How to divide property and debts
The rules about how to divide property and debt apply to both:
- married couples, and
- couples who have lived together in a marriage-like relationship for at least two years (some people call this a common-law relationship).
The law calls both of these kinds of couples spouses.
After you separate, the law says that all family property and family debt must be divided equally between you and your spouse, unless you have an agreement that says you'll divide them differently.
Tip: For information on drafting a legally binding separation agreement, see our self-help guide How to write your own separation agreement.
Family property is everything either you or your spouse own together or separately on the date you separate. It includes:
- the family home
- bank accounts
- insurance policies
- an interest in a business
It doesn't matter whose name the property is in.
See section 84 of the Family Law Act for more about what counts as family property.
Property one of you owned before you got together isn't included in family property. This is called excluded property. That means you don't split the value of it equally if you separate or divorce. However, if the property increases in value while you live together, the increase is considered family property. You must divide the increased value.
So, for example, let's say you owned a house when you started living together. Your spouse wouldn't be entitled to an equal share of the house's total value after you separate. But your spouse would be entitled to half of the increase in the house's value since you started living together.
Excluded property also includes property bought with excluded property. For example, if you owned a condominium before you got married and sold it to buy the family home after you got married, you can "trace" the value of the excluded property (the condominium) that went towards the new family property. You don't have to share this portion.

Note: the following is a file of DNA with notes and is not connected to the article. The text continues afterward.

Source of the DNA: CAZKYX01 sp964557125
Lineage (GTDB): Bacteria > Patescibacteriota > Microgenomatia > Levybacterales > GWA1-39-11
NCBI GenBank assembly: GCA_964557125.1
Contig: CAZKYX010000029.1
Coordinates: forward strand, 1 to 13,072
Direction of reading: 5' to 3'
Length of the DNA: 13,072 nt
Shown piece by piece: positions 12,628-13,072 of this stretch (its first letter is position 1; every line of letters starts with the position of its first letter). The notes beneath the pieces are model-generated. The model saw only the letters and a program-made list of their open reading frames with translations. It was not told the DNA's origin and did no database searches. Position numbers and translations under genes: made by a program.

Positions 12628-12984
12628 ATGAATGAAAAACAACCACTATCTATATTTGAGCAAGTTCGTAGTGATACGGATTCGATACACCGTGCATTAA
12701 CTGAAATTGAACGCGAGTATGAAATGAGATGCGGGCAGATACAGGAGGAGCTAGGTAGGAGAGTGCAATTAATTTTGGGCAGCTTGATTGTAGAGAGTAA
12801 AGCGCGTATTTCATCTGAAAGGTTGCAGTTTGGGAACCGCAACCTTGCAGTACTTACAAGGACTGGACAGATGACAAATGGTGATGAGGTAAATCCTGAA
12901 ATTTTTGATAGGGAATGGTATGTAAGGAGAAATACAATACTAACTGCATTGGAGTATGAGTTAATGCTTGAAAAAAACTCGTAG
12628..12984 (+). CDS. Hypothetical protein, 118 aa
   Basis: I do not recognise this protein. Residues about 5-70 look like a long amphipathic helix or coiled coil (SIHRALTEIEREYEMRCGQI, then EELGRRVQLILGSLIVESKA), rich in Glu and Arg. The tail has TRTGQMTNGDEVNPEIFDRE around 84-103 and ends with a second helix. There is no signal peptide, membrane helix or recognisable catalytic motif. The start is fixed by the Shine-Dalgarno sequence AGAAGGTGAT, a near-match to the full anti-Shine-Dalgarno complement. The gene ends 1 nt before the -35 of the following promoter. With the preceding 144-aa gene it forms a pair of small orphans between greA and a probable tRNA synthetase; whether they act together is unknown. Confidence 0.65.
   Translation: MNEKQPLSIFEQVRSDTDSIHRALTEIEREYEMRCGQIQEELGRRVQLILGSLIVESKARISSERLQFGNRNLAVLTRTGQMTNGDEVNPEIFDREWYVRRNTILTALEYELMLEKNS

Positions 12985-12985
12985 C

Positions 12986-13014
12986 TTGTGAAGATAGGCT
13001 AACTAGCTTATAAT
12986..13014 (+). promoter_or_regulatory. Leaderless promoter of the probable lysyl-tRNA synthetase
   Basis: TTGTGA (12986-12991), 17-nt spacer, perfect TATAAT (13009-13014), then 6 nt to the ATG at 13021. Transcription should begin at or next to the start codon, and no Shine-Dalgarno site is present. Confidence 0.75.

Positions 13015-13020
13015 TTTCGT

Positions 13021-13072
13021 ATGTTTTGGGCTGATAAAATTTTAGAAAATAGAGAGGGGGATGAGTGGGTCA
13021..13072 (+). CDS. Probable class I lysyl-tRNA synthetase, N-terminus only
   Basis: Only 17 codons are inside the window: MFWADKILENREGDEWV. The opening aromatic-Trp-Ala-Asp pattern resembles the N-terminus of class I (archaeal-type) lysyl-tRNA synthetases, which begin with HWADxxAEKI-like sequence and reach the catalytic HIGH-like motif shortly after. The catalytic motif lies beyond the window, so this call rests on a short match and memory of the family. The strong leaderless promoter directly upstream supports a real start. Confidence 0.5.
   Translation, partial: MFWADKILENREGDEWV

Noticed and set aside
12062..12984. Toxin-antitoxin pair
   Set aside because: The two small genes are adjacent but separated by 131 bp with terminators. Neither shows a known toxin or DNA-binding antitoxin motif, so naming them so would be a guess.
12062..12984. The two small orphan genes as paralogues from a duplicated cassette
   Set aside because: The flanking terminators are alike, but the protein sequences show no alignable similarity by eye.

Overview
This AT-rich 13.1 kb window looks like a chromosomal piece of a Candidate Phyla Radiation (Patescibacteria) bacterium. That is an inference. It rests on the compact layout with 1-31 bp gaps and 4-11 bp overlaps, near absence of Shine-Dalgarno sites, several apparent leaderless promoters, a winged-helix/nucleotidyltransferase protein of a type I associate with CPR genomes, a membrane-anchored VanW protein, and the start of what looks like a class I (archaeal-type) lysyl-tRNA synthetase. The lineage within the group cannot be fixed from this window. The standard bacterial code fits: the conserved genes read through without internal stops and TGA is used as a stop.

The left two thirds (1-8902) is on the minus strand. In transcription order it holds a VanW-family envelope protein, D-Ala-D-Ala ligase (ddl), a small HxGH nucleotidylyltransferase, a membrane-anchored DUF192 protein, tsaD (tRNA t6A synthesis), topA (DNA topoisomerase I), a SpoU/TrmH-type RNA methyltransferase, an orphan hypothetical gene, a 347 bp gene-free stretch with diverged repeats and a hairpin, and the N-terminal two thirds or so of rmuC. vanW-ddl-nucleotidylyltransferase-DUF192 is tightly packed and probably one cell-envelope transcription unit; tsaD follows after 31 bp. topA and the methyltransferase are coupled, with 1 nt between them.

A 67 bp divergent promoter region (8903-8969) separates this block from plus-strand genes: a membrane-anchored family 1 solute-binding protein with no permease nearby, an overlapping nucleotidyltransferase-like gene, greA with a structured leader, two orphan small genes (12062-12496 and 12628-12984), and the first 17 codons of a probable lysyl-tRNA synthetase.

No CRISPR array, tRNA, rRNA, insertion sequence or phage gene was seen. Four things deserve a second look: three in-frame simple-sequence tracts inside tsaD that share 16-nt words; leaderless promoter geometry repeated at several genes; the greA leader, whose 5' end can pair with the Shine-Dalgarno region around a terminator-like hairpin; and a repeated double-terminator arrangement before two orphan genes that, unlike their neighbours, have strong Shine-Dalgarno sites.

Other types of excluded property include any other assets that each of you owned before the relationship started, as well as gifts and inheritances received by one spouse. See section 85 of the Family Law Act for a full list of what is considered excluded property.
Remember though, that even if you own something that is considered excluded property, you must share equally any increase in its value that happened while you were together.
Recent court decisions about dividing property have complicated this area. If one spouse mixes excluded and joint property or puts excluded property into the other spouse's name, it could become family property.
For example, say one spouse receives an inheritance of $100,000. They use that $100,000 to pay down a mortgage on property held jointly by both spouses. Depending on the circumstances, a court might find that the $100,000 was a gift from one spouse to the other, so it's now family property.
Another common example is if one spouse's parents give their child money for a down payment on a house owned jointly by both spouses. Even if the parents clearly intended their gift for only their child, a court might find that putting the money into a house they both own makes it a gift from one spouse to the other. This means it becomes family property.